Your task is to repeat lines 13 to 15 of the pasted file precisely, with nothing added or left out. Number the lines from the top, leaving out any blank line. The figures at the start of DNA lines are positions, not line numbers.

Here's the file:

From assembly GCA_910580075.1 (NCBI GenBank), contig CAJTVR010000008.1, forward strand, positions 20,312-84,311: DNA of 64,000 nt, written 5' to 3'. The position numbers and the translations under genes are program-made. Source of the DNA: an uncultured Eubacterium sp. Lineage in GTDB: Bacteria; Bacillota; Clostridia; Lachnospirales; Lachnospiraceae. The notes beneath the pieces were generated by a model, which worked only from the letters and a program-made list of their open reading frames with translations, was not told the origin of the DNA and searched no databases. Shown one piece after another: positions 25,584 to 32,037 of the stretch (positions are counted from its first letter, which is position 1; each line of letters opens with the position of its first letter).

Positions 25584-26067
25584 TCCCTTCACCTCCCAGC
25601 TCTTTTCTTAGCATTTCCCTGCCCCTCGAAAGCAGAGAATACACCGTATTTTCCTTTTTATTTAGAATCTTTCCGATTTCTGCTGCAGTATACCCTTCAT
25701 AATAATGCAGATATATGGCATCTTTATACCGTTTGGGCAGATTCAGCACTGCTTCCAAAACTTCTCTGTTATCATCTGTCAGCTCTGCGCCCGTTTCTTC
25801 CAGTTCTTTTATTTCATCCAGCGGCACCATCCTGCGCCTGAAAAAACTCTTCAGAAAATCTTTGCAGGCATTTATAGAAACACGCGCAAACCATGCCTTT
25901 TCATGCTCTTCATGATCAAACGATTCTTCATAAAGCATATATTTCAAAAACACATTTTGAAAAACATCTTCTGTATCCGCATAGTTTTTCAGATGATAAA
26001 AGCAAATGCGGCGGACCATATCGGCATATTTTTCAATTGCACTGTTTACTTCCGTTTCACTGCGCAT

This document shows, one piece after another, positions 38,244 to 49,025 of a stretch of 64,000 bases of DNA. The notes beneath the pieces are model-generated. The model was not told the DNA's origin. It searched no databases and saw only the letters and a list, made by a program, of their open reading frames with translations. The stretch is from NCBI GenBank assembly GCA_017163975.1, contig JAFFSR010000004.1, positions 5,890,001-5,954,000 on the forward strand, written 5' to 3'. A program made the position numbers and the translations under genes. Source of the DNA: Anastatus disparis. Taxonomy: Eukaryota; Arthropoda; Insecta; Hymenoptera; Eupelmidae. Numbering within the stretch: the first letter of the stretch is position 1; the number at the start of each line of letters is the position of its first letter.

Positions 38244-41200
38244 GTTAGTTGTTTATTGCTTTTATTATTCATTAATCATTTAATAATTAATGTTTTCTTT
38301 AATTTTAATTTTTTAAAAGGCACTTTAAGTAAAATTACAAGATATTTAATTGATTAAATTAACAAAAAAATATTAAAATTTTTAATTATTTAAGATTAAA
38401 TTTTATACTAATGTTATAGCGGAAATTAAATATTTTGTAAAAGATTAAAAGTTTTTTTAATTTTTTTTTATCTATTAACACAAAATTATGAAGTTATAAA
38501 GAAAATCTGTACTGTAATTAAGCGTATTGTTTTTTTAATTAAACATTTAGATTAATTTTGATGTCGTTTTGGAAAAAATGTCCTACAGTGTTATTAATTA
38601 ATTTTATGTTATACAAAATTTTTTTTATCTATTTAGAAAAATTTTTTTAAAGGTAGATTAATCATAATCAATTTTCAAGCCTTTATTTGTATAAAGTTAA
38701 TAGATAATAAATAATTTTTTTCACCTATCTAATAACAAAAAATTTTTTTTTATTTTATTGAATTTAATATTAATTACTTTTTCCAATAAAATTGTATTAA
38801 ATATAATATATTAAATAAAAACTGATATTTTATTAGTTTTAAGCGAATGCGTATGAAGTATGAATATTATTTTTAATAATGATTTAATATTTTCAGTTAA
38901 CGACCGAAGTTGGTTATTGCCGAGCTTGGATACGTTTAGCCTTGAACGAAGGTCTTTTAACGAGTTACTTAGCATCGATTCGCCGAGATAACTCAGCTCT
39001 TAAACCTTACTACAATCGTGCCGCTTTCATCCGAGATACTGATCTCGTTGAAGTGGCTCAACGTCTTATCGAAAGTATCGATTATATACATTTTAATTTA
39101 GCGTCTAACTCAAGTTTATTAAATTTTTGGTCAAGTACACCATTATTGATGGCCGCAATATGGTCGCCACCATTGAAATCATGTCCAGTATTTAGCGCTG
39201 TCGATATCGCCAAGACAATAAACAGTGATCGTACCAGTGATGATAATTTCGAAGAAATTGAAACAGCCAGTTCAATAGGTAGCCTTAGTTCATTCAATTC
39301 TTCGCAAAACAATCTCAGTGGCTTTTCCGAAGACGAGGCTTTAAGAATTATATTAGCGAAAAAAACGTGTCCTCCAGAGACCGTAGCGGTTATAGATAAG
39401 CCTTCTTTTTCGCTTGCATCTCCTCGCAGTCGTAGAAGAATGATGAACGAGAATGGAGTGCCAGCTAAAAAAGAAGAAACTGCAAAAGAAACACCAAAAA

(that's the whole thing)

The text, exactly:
38401 TTTTATACTAATGTTATAGCGGAAATTAAATATTTTGTAAAAGATTAAAAGTTTTTTTAATTTTTTTTTATCTATTAACACAAAATTATGAAGTTATAAA
38501 GAAAATCTGTACTGTAATTAAGCGTATTGTTTTTTTAATTAAACATTTAGATTAATTTTGATGTCGTTTTGGAAAAAATGTCCTACAGTGTTATTAATTA
38601 ATTTTATGTTATACAAAATTTTTTTTATCTATTTAGAAAAATTTTTTTAAAGGTAGATTAATCATAATCAATTTTCAAGCCTTTATTTGTATAAAGTTAA